Did you know that more than two thirds of the wines grown in South Tyrol are white? We’ll introduce you to a few of them today:
The Pinot Blanc
Pinot Blanc is said to have been cultivated in South Tyrol for the first time around 1850. After the variety developed magnificently, it became – along with Gewürztraminer and Sauvignon Blanc – the region’s leading white variety. With its elegant apple aroma and invigorating acidity, Pinot Blanc is the perfect wine for every day. In order to bring its fruity finesse into the bottle unadulterated, the cellar masters use the oak barrel with restraint during maturation.
The Pinot Blanc goes perfectly with light starters, fish or even dumpling dishes.
Chardonnay experienced a tremendous upswing in the 80s. In South Tyrol, the variety shows its classic qualities. It convinces with its fine acidity and elegant aromas of pineapple, bananas, apples, pears, citrus fruits, vanilla and butter. The range extends from fresh, fruity, straightforward steel tank versions to complex, storable selections that are fermented in barriques and matured on the fine lees.
You can serve a Chardonnay wonderfully with fish and seafood, white meat or risotto.
The Sauvignon Blanc
This very old grape variety from France was introduced to South Tyrol at the end of the 19th century. The area under cultivation is increasing. In South Tyrol, Sauvignon unfolds its varietal-typical bouquet with slightly “green aromas” of freshly mown grass, elderflower and gooseberry and produces both crisp, fresh growths and voluminous, intense wines.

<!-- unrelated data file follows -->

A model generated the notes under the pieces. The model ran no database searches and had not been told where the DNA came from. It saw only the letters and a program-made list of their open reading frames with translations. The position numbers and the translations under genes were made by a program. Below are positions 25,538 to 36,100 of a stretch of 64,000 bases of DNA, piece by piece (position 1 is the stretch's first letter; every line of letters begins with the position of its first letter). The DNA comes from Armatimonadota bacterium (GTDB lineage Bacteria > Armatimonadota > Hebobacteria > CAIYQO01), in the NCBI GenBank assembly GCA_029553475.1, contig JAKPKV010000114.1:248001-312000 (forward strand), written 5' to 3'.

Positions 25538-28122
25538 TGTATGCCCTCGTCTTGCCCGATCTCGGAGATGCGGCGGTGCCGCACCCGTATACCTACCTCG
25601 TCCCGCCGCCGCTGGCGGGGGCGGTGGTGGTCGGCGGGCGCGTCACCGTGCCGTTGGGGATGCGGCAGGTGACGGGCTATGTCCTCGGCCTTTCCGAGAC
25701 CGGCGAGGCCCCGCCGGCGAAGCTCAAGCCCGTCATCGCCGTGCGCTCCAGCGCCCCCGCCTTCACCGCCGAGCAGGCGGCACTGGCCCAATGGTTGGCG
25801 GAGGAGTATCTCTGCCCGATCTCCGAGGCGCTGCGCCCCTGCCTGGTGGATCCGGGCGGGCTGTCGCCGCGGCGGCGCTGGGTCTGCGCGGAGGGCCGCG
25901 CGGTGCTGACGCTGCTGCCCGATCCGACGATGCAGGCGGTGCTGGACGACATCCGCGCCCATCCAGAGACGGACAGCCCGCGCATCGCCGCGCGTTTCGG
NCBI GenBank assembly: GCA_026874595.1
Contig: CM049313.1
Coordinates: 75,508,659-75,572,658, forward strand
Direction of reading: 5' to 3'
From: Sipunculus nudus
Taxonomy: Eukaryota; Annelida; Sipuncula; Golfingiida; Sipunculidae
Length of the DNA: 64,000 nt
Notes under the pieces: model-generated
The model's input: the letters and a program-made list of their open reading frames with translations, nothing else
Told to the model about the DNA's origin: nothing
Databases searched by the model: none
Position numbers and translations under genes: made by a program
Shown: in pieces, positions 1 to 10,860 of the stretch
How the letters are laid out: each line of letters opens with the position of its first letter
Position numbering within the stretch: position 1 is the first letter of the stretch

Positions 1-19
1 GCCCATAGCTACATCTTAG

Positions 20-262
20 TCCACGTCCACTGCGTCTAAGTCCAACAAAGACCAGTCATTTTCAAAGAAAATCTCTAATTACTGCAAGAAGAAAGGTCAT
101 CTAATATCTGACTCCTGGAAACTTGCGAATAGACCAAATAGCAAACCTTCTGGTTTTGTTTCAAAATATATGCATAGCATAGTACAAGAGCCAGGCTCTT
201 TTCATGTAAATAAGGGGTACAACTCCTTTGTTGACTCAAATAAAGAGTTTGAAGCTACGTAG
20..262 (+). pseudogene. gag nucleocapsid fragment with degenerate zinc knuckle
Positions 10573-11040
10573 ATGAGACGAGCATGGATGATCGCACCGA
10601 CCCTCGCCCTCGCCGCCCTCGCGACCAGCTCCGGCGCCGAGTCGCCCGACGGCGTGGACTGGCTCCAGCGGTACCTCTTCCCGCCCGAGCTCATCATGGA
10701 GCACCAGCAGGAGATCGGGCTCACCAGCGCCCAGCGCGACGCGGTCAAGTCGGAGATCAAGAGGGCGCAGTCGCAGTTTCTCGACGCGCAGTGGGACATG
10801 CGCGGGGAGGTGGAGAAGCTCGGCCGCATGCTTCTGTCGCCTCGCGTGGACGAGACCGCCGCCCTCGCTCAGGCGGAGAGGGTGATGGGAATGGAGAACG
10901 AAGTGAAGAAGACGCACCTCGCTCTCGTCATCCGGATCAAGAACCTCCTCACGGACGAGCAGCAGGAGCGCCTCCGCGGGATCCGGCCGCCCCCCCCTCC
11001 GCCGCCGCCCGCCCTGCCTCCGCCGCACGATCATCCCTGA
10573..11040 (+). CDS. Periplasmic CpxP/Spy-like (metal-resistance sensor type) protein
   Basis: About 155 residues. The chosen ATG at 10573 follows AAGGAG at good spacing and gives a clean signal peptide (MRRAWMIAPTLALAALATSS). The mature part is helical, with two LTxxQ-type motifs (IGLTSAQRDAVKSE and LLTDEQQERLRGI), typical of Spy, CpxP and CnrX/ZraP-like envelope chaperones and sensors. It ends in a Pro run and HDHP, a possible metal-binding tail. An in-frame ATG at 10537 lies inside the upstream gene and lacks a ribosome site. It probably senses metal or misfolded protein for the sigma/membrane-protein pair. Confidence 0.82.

We recommend the Sauvignon Blanc with asparagus, grilled vegetables, fish or even goat cheese.
The Pinot Grigio
It comes from the large Burgundy family and is currently the most cultivated white wine variety in South Tyrol. Pinot Grigio is a full-bodied, extract-rich white wine with a flowery, warm scent of lime blossom and shows different characteristics depending on the growing region. The spectrum ranges from the delicate, fresh representatives in Vinschgau to the more mineral wines in Etschtal to the fiery, substantial growths in Bolzano and Überetsch.
A nice glass of Pinot Grigio goes well with strong fish dishes and South Tyrolean specialities.
Gewürztraminer comes from the South Tyrolean wine village of Tramin. It was already known throughout the German-speaking world as “Traminer” in the 13th century. Today it is one of the most sought-after wines in South Tyrol. The aroma spectrum with notes of rose petals, cloves, lychee and tropical fruits makes Gewürztraminer the epitome of an aromatic variety. With its intense colour, comparatively high alcohol content and lush texture, it is a meditation wine par excellence.
Gewürztraminer is recommended as an aperitif, but also goes very well with Asian dishes, shellfish (dry ageing), foie gras, pâtés and even desserts and cheese.
That was a first insight into the white wines of South Tyrol. We will present a few more in the coming days. In the meantime, you are welcome to browse through our extensive range and taste a few good wines.
Have a good time!
Content: Südtirol Wein